As with college admissions, however, no one says you have to limit yourself to that one bit of information, only that you should give it substantial weight. Because mental ability test scores do contain some error, and because other personal traits do affect job performance (net of the effect of mental ability), you should add to the test score any other reliable information that provides incremental predictive power.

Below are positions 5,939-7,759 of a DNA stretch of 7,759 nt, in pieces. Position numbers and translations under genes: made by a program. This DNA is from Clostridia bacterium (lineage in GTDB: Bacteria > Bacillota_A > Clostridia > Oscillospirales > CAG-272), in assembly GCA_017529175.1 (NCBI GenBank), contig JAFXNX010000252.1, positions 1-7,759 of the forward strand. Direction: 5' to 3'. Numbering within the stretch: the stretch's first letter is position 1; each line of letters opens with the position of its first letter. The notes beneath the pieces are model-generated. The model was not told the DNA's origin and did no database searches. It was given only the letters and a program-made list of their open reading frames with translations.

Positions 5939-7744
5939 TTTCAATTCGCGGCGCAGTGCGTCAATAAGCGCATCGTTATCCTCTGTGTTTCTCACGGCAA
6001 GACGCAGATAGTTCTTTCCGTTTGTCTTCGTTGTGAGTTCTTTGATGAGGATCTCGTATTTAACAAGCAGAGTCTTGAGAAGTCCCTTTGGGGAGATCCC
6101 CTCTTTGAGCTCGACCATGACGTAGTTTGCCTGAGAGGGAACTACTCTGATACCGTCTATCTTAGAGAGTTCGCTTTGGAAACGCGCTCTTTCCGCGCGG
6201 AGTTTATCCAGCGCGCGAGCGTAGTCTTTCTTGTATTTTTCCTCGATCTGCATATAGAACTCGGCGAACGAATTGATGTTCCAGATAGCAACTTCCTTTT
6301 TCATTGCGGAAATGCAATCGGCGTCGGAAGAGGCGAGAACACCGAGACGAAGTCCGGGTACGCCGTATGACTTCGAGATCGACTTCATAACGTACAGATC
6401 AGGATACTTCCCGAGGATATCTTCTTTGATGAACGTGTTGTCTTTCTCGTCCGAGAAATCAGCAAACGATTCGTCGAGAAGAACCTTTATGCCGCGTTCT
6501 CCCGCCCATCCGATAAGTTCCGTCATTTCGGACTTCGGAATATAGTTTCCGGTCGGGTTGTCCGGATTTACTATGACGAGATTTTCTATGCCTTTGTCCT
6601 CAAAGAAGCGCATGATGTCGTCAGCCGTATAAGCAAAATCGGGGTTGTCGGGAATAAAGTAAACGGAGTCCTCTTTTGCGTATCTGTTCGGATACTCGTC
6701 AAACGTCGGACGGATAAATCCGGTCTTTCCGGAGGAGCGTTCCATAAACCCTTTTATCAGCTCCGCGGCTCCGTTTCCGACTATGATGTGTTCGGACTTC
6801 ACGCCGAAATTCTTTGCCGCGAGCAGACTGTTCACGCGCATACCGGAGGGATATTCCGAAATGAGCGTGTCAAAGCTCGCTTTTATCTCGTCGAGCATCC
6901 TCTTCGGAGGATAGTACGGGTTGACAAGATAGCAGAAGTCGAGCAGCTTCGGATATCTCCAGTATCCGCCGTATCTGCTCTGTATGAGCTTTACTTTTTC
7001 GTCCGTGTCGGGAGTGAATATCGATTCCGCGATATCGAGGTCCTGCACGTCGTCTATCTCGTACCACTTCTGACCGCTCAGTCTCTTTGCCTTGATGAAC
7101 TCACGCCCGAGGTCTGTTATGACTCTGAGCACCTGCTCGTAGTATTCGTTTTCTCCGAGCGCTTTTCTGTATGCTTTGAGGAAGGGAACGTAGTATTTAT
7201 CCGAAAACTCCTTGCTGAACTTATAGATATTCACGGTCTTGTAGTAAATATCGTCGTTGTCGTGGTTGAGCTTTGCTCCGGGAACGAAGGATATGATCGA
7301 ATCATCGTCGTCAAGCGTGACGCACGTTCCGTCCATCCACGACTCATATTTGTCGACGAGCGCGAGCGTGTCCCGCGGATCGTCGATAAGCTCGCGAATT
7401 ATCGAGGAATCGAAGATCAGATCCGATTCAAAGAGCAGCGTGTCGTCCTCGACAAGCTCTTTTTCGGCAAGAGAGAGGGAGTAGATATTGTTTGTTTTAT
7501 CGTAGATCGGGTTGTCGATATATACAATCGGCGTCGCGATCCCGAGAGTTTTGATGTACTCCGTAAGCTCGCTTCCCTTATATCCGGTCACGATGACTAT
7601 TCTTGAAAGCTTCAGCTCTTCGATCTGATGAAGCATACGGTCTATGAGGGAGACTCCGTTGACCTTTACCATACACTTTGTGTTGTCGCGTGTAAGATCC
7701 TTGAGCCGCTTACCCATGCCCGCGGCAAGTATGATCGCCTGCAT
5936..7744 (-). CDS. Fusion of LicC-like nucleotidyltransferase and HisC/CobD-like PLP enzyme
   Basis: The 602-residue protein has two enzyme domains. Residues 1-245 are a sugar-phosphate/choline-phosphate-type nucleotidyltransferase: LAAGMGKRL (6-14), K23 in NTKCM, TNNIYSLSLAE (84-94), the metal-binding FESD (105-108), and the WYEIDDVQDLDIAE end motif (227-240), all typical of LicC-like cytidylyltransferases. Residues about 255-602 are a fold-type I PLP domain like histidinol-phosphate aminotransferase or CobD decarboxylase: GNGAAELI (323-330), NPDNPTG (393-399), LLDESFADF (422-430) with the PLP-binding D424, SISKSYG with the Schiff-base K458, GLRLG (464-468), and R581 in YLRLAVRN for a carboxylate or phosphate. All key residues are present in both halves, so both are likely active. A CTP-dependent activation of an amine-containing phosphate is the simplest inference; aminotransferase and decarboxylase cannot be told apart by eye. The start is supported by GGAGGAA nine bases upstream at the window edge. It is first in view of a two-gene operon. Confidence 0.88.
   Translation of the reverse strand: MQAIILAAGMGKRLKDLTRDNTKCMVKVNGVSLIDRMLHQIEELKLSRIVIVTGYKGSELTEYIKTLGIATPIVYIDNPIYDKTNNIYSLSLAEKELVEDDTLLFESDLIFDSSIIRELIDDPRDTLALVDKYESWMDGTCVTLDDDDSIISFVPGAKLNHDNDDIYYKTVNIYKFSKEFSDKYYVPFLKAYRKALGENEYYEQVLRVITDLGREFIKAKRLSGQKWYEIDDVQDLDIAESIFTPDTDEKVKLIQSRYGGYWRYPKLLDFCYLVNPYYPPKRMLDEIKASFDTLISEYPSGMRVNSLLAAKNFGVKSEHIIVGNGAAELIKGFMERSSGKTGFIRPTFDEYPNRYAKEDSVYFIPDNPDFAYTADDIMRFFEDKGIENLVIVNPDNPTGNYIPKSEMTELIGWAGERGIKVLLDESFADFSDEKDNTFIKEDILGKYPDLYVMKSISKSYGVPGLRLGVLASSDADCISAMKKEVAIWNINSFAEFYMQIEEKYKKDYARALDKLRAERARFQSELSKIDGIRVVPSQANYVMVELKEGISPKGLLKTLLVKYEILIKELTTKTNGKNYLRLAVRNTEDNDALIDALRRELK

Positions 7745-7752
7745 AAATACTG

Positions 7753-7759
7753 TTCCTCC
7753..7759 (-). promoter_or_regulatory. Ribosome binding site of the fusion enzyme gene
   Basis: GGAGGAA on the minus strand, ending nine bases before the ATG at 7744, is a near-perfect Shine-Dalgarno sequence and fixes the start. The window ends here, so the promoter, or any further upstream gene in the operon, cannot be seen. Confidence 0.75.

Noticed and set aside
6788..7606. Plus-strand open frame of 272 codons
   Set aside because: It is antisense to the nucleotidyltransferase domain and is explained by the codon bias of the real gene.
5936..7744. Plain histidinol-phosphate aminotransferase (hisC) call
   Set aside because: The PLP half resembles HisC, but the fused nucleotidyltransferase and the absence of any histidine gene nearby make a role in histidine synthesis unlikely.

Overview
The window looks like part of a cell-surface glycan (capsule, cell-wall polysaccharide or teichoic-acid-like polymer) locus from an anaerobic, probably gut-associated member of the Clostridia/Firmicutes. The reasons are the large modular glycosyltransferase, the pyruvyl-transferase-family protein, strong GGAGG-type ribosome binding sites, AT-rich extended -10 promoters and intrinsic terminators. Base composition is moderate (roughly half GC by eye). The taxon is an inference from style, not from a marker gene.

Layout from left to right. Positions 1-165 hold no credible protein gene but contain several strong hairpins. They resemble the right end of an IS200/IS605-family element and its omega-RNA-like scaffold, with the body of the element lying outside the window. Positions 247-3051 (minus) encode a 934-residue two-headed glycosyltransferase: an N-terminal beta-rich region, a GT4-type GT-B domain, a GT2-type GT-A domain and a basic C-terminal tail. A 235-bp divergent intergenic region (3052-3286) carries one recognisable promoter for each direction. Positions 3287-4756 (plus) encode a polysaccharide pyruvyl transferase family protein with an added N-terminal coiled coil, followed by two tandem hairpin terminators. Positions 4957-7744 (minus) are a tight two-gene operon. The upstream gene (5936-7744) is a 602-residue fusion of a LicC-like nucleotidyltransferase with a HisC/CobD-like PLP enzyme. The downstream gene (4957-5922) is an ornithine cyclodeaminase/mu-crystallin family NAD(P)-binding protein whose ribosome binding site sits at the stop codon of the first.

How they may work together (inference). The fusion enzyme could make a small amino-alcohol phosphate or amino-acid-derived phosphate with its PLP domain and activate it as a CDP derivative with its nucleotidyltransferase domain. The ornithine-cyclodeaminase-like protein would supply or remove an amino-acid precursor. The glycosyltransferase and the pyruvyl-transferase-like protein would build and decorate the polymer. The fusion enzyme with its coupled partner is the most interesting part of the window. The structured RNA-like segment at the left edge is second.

Schmidt and Hunter (1998) have recently scoured the literature to find out what would be the next best piece of information to add to the mental ability test. They examined research on 18 other factors, including such varied items as integrity tests, graphology, reference checks, biographical data, and interviews. What they found amounted more or less to a three-way tie. Combining either a structured interview, an integrity test, or a work sample test with a mental ability test provided an overall validity of about .60 in predicting job performance. Any one of those three additional items increased the validity of the mental test score alone by about 25 percent. Of the three supplemental items, the researchers recommend the structured interview as the one most generally practicable and useful.